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Chapter 8 -- Some RepresentativeMedieval Composers and Historical


Hildegard von Bingen (1098 – 1179)

In an era where many of the composers were anonymous and didn't have a reason to even sign their names to the music that they created, Hildegard von Bingen is an unusualcomposer for a couple of reasons. First, the simple fact that we know her name is fairly unusual for the time period. She is the first composer for whom we have substantial biographical information.

In addition, Hildegard is a member of a very small club--women composers. Throughoutmusic history, successful female composers are quite rare, a prime reason being that for much of history it was difficult for a woman to get into music enough to be a successful composer. Over 70 of her compositions survive--one of the largest bodies of Medieval music by a known composer.

Illustration 1: Music by Hildegard von Bingen, courtesy ofthe Petrucci Music Library (

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Von Bingen was a nun, founded two monasteries, was a scientist, author, and talented in many differnent fields.

She was also known for having visions that occurred over her entire life.

Guillaume de Machaut (c.1300 – 1377)

Machaut is the finest composer from the 1300s and considered the first great composer in Western music. With his work centered around the cathedral at Rheims in France, Machaut composed a large amount of songs and contributed to the development of the Medieval motet and other song forms. Probably his most famous composition is his Messa Notre Dame, the first known polyphonic setting of the Mass Ordinary by a single person.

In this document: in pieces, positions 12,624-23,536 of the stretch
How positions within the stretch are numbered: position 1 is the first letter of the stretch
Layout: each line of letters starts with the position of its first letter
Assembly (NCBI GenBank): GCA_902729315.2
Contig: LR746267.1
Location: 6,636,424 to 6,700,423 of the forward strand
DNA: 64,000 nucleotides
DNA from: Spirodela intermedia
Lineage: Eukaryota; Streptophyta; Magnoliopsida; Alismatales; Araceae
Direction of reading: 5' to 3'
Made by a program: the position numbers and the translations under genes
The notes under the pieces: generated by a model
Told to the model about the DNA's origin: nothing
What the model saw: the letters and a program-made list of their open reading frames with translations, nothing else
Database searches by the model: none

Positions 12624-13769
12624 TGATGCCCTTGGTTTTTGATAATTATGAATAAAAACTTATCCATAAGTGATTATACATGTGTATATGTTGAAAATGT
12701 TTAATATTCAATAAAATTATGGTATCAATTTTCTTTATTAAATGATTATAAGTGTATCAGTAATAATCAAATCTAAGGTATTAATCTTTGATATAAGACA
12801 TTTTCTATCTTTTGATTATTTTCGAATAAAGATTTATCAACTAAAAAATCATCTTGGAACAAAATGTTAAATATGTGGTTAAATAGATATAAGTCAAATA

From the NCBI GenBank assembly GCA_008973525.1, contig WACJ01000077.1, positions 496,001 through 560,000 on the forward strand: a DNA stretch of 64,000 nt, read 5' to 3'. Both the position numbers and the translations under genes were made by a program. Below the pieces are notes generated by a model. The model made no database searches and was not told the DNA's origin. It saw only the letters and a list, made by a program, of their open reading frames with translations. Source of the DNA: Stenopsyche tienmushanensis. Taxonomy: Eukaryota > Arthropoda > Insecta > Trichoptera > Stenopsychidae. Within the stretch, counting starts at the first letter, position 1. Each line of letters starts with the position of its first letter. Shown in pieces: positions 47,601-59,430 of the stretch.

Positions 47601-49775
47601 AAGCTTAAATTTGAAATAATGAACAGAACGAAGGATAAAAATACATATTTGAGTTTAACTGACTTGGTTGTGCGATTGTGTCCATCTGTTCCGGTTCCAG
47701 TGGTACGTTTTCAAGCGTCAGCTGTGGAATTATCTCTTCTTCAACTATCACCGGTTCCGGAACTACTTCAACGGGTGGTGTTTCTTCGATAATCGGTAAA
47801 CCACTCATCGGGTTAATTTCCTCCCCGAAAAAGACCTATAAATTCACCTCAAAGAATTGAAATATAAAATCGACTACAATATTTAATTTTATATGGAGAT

Machaut, who was an ordained priest, composed a great deal of secular music during hislifetime. He was also greatly admired as a poet and became fairly famous--something very unusual for this period. His Hocketus David is one of the earliest instrumental compositions by a known composer.

His musical style is considered an excellent example of ars nova, an artistic wave of the Middle Ages that embraced counterpoint and a new style of music involving more structured and complex rhythms. To distinguish themselves from the "old generation", the ars nova composers labeled the older music ars antiqua, possibly the first time an erahad described itself as modern and discounted the old style.

Guillaume Dufay (1397? -- 1474)

Dufay was one of the most influential composers of the 1400s and is considered a transitional figure that laid the groundwork leading to the music of the Renaissance. He is cited as one of the key figures of the Burgundian School, a group of composers that began using music more based on the interval of thirds (similar to the harmony we predominantly use today).

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The illegimate child of a priest, Dufay exhibited substantial musical talent at a very young age. Dufay composed many masses with parts being based on a specific melody. These were known ascyclic masses. His Missa Se La Face Ay Pale and Missa L'Homme Arme masses use that technique and are examples of a parody mass. Parody, in this context, is not meant to be disrespectful, but uses a musical framework based on anothercomposition. In this case, it was based on a popular song of the era.